The Future of Education

Edition 14

Accepted Abstracts

Physically Active Learning in Practice: Paths to Implementation and Reception of Physically Active Learning in Schools

Duarte Nuno Farbu Pinto, Nord Universitet (Norway)

Inger Lise Valstad, Nord University (Norway)

Andrine Granheim, Nord University (Norway)

Arnfrid Marie Farbu Pinto, Department of Mental Health, Faculty of Medicine and Health Sciences, Norwegian University of Science and Technology. (Norway)


This article aims to provide knowledge on how school management and teachers respond to and adapt to the implementation of Physically Active Learning (PAL), with a special focus on identifying the barriers and driving forces that affect this process [1]. Through the collection and analysis of qualitative data, focus group interviews of school management and teachers, the article seeks to uncover and promote strategies for integrating PAL into daily teaching, making it a natural part of the school curriculum. It places special emphasis on teachers' attitudes and experiences, arguing that their engagement is essential for successful implementation. The article also explores the role of supportive leadership as a key factor for the success of PAL initiatives. It analyzes how the structural elements of school practice can be addressed and challenged and proposes strategic approaches for policy development and realization of PAL [2]. By highlighting the participants’ experiences, the article provides insight that contributes to a more comprehensive understanding of the implementation methods for PAL.

Keywords: Implementation of Physically Active Learning (PAL), School management, Educational Adaptation Strategies, Teacher Engagement in PAL.


[1] Quarmby T, Daly-Smith A, Kime N. “You get some very archaic ideas of what teaching is … ”: primary school teachers’ perceptions of the barriers to physically active lessons. Education 3–13. 2018;1–14. Available from: *.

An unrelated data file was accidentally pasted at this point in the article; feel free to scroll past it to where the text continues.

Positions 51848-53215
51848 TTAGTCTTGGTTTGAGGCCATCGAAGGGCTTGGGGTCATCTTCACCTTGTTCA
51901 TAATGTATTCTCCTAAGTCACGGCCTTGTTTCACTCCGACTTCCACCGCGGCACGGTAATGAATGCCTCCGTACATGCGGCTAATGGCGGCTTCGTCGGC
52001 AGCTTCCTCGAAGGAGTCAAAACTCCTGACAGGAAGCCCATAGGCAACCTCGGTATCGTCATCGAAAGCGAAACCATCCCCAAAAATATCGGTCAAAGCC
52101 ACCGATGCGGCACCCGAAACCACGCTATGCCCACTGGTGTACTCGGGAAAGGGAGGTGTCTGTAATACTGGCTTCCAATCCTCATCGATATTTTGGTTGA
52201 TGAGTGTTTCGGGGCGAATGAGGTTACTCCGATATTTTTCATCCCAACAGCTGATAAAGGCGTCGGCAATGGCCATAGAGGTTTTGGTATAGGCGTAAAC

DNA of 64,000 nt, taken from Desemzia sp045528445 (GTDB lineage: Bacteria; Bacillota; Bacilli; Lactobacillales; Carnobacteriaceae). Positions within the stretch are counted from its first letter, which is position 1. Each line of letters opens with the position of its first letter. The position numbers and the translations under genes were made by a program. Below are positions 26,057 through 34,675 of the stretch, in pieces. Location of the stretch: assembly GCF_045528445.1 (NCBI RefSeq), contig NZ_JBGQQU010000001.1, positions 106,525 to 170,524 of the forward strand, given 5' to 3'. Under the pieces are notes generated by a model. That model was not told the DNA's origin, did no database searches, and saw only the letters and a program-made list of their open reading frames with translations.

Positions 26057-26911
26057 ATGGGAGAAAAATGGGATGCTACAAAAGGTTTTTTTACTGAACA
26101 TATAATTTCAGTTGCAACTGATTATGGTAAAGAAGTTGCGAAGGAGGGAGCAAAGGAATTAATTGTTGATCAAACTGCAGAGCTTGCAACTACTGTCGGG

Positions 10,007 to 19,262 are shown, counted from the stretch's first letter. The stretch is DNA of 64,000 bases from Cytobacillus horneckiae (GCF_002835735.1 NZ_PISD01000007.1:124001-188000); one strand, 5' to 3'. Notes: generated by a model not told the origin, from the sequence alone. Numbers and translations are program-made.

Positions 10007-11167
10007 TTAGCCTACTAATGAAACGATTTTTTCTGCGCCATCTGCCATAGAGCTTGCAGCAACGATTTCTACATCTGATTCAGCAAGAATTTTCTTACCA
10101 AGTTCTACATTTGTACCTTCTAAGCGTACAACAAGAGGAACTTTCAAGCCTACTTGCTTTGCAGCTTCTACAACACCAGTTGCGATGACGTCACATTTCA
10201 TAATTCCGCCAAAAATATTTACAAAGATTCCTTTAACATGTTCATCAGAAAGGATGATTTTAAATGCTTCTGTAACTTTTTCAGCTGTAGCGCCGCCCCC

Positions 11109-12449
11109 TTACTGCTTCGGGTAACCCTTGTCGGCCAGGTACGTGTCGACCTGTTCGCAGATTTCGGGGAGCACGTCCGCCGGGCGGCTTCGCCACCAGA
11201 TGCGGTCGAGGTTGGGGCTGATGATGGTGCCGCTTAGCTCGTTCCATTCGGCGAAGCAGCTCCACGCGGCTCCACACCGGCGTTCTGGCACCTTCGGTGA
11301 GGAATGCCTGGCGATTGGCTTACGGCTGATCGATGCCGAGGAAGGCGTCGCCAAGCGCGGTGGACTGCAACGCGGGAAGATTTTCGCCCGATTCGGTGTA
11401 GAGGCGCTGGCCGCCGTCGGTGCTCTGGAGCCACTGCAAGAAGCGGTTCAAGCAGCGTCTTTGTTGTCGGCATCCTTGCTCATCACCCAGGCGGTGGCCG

[2] Cherian, F., & Daniel, Y. (2008). Principal Leadership in New Teacher Induction: Becoming Agents of Change. International Journal of Education Policy and Leadership3(2), 1-11.

[3] Daly-Smith, A., Quarmby, T., Archbold, V. S., Routen, A. C., Morris, J. L., Gammon, C., ... & Dorling, H. (2020). Implementing physically active learning: Future directions for research, policy, and practice. Journal of Sport and Health Science9(1), 41-49.


Chalkley, A. E., Mandelid, M. B., Thurston, M., Daly-Smith, A., Singh, A., Huiberts, I., ... & Tjomsland, H. E. (2022). “Go beyond your own comfort zone and challenge yourself”: A comparison on the use of physically active learning in Norway, the Netherlands and the UK. Teaching and Teacher Education118, 103825.

Norris, E., Shelton, N., Dunsmuir, S., Duke-Williams, O., & Stamatakis, E. (2015a). Physically active lessons as physical activity and educational interventions: a systematic review of methods and results. Preventive Medicine, 72, 116-125. doi:10.1016/j.ypmed.2014.12.027

Webster, C.A., Caputi, P., Perreault, M., Doan, R., Doutis, P., & Weaver, R.G. (2013). Elementary Classroom Teachers’ Adoption of Physical Activity Promotion in the Context of a Statewide Policy: An Innovation Diffusion and Socio-Ecologic Perspective. Journal of Teaching in Physical Education, 32(4), 419-440.

Webster, C.A., Russ, L., Vazou, S., Goh, T.L., & Erwin, H. (2015b). Integrating movement in academic classrooms: Understanding, applying and advancing the knowledge base. Obesity Reviews, 16, 691-701.


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